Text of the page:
Tips for Determining Your Best Pricing Strategy

retailQ: What is your best advice for a founder who is trying to determine how much customers are willing to pay for a product or service?

A: Understand the indirect competition. “How you should price a product varies dramatically between B2B and B2C offerings, but what most founders overlook is the indirect competition vying for their customer’s dollars. Customers don’t compare products and services in a vacuum; they compare offerings not only in your vertical but outside of it. Find out the common indirect competition and understand how you compare.” Nick Reese, BroadbandNow

Break out tiers. “Tiered pricing is a simple way to find out which features are most valuable, as well as which price points are going to drive the highest conversion rates. While many first-time customers will gravitate to the ‘cheapest’ package, offering upsell packages to existing customers through segmented market automation can allow for testing different price points without having to publish prices publicly.” Dan Golden, Be Found Online

Use bottom-up pricing. “I’d rather get customers paying at a lower price but paying than have too high a price point and zero customers coming in the door. Start by asking a few customers a fair price. Once they sign up, keep raising the price for new users until you notice that the percentage of people singing up is decreasing. That’s when you know you’ve hit your right pricing structure.” John Rampton, Due eCash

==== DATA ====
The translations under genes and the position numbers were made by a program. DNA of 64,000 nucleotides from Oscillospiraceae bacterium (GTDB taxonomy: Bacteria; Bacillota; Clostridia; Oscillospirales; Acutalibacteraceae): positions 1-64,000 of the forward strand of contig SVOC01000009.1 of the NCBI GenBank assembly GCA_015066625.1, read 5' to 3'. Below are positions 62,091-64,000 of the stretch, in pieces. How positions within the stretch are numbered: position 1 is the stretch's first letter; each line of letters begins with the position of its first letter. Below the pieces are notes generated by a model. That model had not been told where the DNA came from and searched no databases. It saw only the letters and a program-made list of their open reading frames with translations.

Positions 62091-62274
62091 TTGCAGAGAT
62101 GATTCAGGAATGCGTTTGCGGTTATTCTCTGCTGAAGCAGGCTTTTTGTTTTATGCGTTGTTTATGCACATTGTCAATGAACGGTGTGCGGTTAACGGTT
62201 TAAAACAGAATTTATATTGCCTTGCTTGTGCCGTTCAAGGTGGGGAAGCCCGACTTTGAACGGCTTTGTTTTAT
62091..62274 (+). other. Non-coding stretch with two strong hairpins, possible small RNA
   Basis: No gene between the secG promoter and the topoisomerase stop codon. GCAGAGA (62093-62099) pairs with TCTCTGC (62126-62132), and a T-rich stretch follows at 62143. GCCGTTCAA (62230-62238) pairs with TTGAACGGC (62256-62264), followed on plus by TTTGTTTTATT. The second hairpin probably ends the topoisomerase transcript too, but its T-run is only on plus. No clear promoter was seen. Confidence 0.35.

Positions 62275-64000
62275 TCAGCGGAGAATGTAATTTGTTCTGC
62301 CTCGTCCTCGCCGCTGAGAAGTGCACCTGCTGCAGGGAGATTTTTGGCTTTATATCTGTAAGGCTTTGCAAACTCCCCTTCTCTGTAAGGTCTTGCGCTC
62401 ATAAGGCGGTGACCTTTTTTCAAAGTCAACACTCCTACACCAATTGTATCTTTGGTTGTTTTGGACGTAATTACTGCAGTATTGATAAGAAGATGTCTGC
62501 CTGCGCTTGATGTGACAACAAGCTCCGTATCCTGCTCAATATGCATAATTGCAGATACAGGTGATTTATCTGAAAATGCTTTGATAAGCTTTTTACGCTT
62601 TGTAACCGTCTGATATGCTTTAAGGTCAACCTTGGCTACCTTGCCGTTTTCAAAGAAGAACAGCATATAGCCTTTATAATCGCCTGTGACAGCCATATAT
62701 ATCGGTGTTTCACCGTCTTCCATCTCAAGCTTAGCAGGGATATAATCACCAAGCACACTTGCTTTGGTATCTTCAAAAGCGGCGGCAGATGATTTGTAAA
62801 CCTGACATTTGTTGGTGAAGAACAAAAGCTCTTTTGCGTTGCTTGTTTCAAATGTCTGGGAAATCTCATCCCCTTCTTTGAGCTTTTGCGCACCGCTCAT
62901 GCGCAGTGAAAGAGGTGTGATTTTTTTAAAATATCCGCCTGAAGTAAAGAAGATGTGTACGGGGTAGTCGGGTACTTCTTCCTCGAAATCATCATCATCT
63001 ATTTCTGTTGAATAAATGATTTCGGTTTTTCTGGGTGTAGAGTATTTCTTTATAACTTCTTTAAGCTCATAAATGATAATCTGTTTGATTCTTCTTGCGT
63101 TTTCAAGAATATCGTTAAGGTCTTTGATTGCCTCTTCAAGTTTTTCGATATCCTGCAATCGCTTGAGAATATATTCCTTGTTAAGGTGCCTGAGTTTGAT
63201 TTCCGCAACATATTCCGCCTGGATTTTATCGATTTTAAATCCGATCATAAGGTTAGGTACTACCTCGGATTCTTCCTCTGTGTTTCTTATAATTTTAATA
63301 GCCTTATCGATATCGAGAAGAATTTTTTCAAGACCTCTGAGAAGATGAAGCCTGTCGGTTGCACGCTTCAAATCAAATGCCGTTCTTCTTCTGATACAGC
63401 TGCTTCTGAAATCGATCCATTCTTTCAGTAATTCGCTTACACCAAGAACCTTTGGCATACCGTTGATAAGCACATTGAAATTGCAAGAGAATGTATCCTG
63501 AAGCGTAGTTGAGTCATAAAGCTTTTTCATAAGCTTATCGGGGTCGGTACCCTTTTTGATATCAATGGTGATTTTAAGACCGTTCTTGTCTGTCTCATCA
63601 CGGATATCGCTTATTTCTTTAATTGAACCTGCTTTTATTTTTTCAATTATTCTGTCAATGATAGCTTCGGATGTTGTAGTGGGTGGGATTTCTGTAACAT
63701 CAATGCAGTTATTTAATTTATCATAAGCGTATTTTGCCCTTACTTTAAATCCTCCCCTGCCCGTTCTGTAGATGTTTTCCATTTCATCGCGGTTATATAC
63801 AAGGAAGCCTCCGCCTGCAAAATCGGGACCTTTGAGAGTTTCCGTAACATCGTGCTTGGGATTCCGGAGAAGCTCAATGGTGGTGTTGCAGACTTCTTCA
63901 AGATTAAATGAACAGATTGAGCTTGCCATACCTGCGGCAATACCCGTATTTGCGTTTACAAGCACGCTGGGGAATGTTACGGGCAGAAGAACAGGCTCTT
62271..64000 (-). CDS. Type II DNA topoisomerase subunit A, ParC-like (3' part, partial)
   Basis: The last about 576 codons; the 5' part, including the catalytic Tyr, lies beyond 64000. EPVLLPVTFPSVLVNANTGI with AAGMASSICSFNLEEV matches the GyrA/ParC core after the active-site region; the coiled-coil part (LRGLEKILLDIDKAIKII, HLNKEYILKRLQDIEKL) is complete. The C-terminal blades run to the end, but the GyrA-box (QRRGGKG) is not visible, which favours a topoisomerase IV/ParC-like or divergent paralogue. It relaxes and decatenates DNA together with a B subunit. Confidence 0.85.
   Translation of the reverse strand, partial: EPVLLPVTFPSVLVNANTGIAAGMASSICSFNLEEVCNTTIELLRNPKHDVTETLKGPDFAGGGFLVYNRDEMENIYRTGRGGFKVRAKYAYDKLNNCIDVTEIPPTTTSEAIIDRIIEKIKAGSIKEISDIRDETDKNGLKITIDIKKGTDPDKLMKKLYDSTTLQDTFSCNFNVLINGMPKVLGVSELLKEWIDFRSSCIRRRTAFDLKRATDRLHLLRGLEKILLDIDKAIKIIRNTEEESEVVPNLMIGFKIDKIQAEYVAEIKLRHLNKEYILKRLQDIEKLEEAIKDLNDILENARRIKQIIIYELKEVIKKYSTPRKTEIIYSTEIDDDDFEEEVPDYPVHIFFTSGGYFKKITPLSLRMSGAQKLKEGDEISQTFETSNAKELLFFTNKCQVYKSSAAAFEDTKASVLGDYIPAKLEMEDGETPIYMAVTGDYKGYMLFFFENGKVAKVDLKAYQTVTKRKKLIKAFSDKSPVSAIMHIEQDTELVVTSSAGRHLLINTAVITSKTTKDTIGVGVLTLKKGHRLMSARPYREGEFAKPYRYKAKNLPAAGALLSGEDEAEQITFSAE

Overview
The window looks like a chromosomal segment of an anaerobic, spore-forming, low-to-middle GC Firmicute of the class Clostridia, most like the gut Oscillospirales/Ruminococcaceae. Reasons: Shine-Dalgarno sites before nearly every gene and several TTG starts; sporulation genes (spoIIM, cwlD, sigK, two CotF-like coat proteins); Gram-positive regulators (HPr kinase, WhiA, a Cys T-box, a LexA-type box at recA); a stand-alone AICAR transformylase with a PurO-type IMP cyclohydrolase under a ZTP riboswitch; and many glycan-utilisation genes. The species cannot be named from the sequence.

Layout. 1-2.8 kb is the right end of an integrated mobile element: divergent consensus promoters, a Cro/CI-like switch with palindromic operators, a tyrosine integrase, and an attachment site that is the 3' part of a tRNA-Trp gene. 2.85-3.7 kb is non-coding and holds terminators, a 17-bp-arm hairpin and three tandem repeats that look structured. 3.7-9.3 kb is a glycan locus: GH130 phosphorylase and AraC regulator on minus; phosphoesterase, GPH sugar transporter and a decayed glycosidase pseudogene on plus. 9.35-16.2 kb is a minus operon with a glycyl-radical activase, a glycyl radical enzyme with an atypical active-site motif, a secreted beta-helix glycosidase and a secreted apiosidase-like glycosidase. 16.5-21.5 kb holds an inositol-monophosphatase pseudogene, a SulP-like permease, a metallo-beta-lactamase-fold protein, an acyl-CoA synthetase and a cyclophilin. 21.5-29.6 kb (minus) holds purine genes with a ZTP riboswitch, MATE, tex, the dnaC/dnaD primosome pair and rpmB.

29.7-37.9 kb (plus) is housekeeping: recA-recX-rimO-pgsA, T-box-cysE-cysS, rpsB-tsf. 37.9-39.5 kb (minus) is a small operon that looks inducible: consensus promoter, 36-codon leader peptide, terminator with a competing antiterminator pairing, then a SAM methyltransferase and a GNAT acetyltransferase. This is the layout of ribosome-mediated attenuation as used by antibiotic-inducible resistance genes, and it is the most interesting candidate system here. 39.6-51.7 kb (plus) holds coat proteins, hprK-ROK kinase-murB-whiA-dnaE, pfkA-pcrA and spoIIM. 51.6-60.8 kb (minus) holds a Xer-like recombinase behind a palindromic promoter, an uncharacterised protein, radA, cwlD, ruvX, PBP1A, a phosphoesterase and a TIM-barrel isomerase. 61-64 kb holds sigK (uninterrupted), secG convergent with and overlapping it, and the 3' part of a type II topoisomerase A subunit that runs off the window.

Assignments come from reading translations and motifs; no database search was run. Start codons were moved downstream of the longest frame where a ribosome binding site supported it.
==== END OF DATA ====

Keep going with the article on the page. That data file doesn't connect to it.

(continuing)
Ask for the sale. “You’ll never know how much someone will pay until money changes hands. Many founders make the mistake of asking people how much they would pay for something. Theoretical spending answers do not reflect reality! Instead presell your product or service by actually asking for the sale. You’ll quickly find out how much people are really willing to pay.” Laura Roeder,

Don’t underprice products. “If you sell a product (as opposed to an automated online service), price it as high as you can get away with so you still have enough people willing to buy it. You can always come down on price later as your efficiencies improve. Look at your competition, and don’t try to undercut when starting out. Just make a better product.” Wei-Shin Lai, M.D., AcousticSheep LLC

Connect yourself to the right people. “Identify your ideal customer, and do what it takes to get them in the door. If you connect yourself to the right kind of customers, success breeds success, and you can begin increasing pricing as your experience and customer base grows.” Lindsay Mullen, Prosper Strategies

Find the right anchor. “Read ‘Priceless’ by William Poundstone, and get familiar with the concept of price anchoring. In short, people really don’t have any clue as to what something ‘should cost.’ They often decide based on clues (or anchors) that are immediately available on the spot when making the purchase (like the price of the product sitting on the shelve next to yours). Take advantage of this and anchor right.” Juha Liikala, Stripped Bare Media

Focus geographically and demographically. “You have to search geographically and demographically to see who you are targeting. It really comes down to finding the sweet spot of not too high and not too low, so it takes the right amount of research to figure out just exactly where your product or service will be worth their money, convenient enough and worth it.” Josh York, GYMGUYZ

(Source: TCA)